Practical experiences promoting minority languages in education present great diversity (Rispail 2017): immersion programs (Artigal 1997; Björklund, Mård-Miettinen & Savijärvi 2017), the incorporation of minority and heritage languages in the classrooms (Maynard, Armand & Brissaud 2020; Sales, Marzà i Ibàñez & Torralba 2023; Prasad & Bettney Heidt 2023), intercomprehension (Bonvino 2015; Carrasco Perea & de Carlo 2019), or mother tongue-based multilingual education (Tupas 2015), among others. Nowadays there is a didactic engineering trend towards the integrated treatment of languages focusing on minority languages, either present in the territories or brought by migration (Perregaux et al. 2003; Pascual 2006; Dolz & Idiazabal 2013; García Azkoaga & Idiazabal 2015; Candelier 2016). The analysis of educational experiences considers the particular teaching strategies, the type of interactions between languages and the dilemmas that occur in educational practices (de Pietro 2004; 2021). Didactic devices can delve into language attitudes and the learning of these languages to limit their minorisation or even to avoid their assimilation or disappearance (Cummins 2000; Candelier 2003; 2008).


Based on the three thematic areas described above, the following questions may guide the preparation of contributions for this special issue:


  1. What are the fundamental language rights related to education?
  • How has the history of language rights influenced multilingual education?
  • What linguistic minorisation and discrimination phenomena can be found in the different sociolinguistic contexts?
  • How do contexts (population movements, historical events, current legislation) affect children's language rights?


  1. How are linguistic rights applied in educational systems?
  • How do educational systems, educational policies, and curriculum designs in different countries or contexts deal with the language rights of minorities?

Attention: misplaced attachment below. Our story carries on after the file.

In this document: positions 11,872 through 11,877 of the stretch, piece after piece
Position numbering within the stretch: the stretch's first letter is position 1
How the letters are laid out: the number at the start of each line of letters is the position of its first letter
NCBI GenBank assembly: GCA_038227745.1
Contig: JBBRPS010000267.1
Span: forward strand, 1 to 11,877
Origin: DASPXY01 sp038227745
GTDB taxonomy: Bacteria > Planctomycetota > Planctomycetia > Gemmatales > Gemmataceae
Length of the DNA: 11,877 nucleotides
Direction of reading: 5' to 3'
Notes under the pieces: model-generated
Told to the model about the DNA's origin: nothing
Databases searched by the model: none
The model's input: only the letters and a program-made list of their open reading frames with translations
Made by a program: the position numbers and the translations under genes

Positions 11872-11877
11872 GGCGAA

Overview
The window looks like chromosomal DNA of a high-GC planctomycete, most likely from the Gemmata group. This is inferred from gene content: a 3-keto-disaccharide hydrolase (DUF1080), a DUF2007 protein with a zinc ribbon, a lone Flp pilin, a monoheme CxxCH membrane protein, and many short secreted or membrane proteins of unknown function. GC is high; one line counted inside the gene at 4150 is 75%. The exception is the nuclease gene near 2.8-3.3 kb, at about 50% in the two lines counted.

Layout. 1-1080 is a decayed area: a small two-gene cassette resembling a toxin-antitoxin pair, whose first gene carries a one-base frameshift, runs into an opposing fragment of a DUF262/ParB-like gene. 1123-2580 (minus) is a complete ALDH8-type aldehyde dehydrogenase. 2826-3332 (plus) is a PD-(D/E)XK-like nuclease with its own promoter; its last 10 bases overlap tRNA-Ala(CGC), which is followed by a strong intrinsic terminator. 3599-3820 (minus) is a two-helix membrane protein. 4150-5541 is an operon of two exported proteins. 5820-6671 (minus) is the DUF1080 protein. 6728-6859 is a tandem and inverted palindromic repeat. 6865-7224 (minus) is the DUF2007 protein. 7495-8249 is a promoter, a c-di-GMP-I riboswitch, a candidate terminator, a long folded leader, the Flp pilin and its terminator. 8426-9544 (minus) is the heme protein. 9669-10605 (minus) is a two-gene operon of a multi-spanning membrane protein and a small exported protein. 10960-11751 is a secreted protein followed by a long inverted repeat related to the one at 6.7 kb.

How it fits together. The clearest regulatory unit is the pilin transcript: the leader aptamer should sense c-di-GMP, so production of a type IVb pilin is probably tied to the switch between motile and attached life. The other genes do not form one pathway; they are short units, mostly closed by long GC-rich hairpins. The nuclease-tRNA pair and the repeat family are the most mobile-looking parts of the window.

• How are language policies in education assessed?
  • What is the impact of educational measures on linguistic rights?


  1. What are the current experiences and dilemmas of educational practices based on language rights?
  • What educational innovations foster the development of positive BAK (beliefs, assumptions, and knowledge) systems about language justice at school?
  • What are the characteristics of the didactic engineering devices that favour the treatment of minority languages?
  • How does the work on language rights impact language learning?


Just. Journal of Language Rights & Minorities, Revista de Drets Lingüístics i Minories is a journal dedicated to disseminating scholarship on the protection, enforcement, and promotion of the rights of linguistic minorities as well as related themes arising from the confluence of language, the social dynamics of dominance and oppression, and the law. Scholars are invited to express their interest in presenting an article with a 5-line proposal or to send any queries directly to the guest editors, Anna Marzà ( and Joaquim Dolz (, by 15 May 2024. Prospective authors are also invited to send the full article by 15 October 2024 through the journal's platform: The word count must range between 6000 and 8000 words (excluding abstract or references, but including footnotes). Manuscripts will be submitted to a double-blind review by a minimum of two expert reviewers. Please include a brief bionote about the authors and their affiliations in a separate file. All abstracts and manuscripts should follow Just's adaptation of the Chicago Manual of Style(CMS) (, both for citation and in other aspects of the writing.

The publication of this special issue will adhere to the following editorial timeline:

Deadline for full articles

15 October 2024

Feedback (double blind peer review)

15 January 2025

Deadline for the final version of the articles

15 February 2025

Final decision

15 March 2025


April 2025